Curious, I lowered my head and sniffed at her, hopeful that her scent hadn't changed all that much. It hadn't. She still smelled like another horse, for the most part. Are you okay? I said into her mind, carefully.
She gave me a blank look momentarily, then carefully formed the words as she spoke. "I'mm fffiine. I ttthink." Unfortunately she spoke too soon. Abruptly her ears grew long and pointed, face pushing out into a very equine muzzle. Tulare moved away as quickly as he could, lest he be squashed underneath her vastly increasing weight. She whinnied in surprise and alarm, thrashing about hands that rapidly became hooves again. Her tail seemed to shoot out of her behind like an arrow, and then the only sound in the courtyard was the blowing sound of her tired breathing through large, flaring nostrils. I almost had it, she lamented. Almost. I just couldn't hold it...
It's okay, I told her, filling my mental tone with concern. I waited for her to get back on her hooves before I ventured to nuzzle and groom her on the neck and withers. You'll do much better next time, milady.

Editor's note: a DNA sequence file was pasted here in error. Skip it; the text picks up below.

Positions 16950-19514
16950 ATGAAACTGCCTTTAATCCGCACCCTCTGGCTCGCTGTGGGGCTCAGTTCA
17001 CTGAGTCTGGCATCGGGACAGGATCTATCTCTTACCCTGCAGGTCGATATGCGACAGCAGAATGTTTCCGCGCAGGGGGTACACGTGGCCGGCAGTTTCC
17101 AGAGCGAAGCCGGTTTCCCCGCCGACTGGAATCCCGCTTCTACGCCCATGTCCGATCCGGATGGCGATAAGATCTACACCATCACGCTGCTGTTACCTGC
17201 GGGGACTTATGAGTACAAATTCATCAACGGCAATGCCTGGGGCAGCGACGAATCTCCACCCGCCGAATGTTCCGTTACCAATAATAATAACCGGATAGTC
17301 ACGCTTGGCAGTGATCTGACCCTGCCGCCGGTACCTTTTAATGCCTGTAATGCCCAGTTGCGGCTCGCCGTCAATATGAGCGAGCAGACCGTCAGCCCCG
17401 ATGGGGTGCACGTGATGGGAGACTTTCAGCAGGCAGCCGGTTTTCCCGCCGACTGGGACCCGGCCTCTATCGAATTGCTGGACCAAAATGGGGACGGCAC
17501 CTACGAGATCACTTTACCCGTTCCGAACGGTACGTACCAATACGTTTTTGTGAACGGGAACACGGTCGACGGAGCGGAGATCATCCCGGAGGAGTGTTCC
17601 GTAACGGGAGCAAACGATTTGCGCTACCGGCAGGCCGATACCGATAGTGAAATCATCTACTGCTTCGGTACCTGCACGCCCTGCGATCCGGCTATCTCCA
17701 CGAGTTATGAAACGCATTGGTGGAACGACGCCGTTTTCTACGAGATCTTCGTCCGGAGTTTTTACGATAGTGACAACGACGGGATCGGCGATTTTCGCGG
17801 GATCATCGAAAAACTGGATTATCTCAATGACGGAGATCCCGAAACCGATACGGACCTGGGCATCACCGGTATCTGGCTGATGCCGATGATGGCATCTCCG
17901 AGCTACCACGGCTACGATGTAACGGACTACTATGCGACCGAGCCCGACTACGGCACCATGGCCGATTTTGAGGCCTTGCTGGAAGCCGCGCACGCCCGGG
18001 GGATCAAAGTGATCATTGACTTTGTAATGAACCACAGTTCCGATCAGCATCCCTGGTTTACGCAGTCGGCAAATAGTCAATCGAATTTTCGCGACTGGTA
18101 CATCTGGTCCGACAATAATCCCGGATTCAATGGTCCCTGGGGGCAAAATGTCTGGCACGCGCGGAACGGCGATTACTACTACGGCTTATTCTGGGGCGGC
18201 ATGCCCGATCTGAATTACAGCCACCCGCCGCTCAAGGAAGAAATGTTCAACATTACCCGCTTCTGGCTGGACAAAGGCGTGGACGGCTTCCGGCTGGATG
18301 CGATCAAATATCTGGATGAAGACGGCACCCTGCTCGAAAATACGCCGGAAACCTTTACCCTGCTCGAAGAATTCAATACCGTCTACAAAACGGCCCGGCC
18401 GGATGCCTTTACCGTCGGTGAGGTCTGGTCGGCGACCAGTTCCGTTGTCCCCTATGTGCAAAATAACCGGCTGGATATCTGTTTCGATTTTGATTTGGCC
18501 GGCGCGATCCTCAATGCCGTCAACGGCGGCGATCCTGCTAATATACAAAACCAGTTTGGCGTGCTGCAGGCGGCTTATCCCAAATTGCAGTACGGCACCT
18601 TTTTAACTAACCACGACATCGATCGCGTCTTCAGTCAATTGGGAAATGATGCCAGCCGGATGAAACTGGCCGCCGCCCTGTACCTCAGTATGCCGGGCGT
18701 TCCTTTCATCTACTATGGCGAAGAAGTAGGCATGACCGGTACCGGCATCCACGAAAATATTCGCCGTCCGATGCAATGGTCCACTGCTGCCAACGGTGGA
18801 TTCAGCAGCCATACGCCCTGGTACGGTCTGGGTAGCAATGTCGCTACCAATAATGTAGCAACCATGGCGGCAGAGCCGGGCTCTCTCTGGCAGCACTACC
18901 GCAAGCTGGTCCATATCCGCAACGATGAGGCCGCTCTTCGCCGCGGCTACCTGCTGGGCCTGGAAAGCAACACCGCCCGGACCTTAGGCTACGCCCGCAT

I am sure of it, with your encouragement, sir knight, she replied coyly.
Tulare finally said something. "I don't mean to snuff out this budding relationship, but I fear we must move on. We must reach Mage Hugh's Enclave by tomorrow evening."
The landscape seemed curiously vacant when we left the monastery. Normally planting was finished by this time of year, but people still needed to tend to the newly-sprouted crops as well as any livestock. We passed through a small village whose only inhabitants seemed to be a small flock of sheep. However, something seemed horribly wrong. "Sarn's blood! They've been changing those that won't support them into farm animals!" Zane exclaimed.
Marl, still in human form and riding behind Zane, looked horrified. "Why in Sarn's name would they do that? These people were no threat to them!"
"They did it because they can, lad. A demonstration of power," Tulare said, looking intently at the sheep. He leaned back in the saddle and sighed. "I've never seen an abuse of power like this. Even in Madrane we encounter the odd rogue mage. But this..." One of the sheep bleated forlornly, looking at us with fearful expressions on their faces. The flock was certainly much more afraid than sheep normally were. If some of them retained their human memories...
Zane looked penetratingly at the flock, eyes glowing dimly. "This is a variation on the horse transformation spell. They've managed to find the Core of it this quickly, then expand on it. Amazing. I never would have suspected..."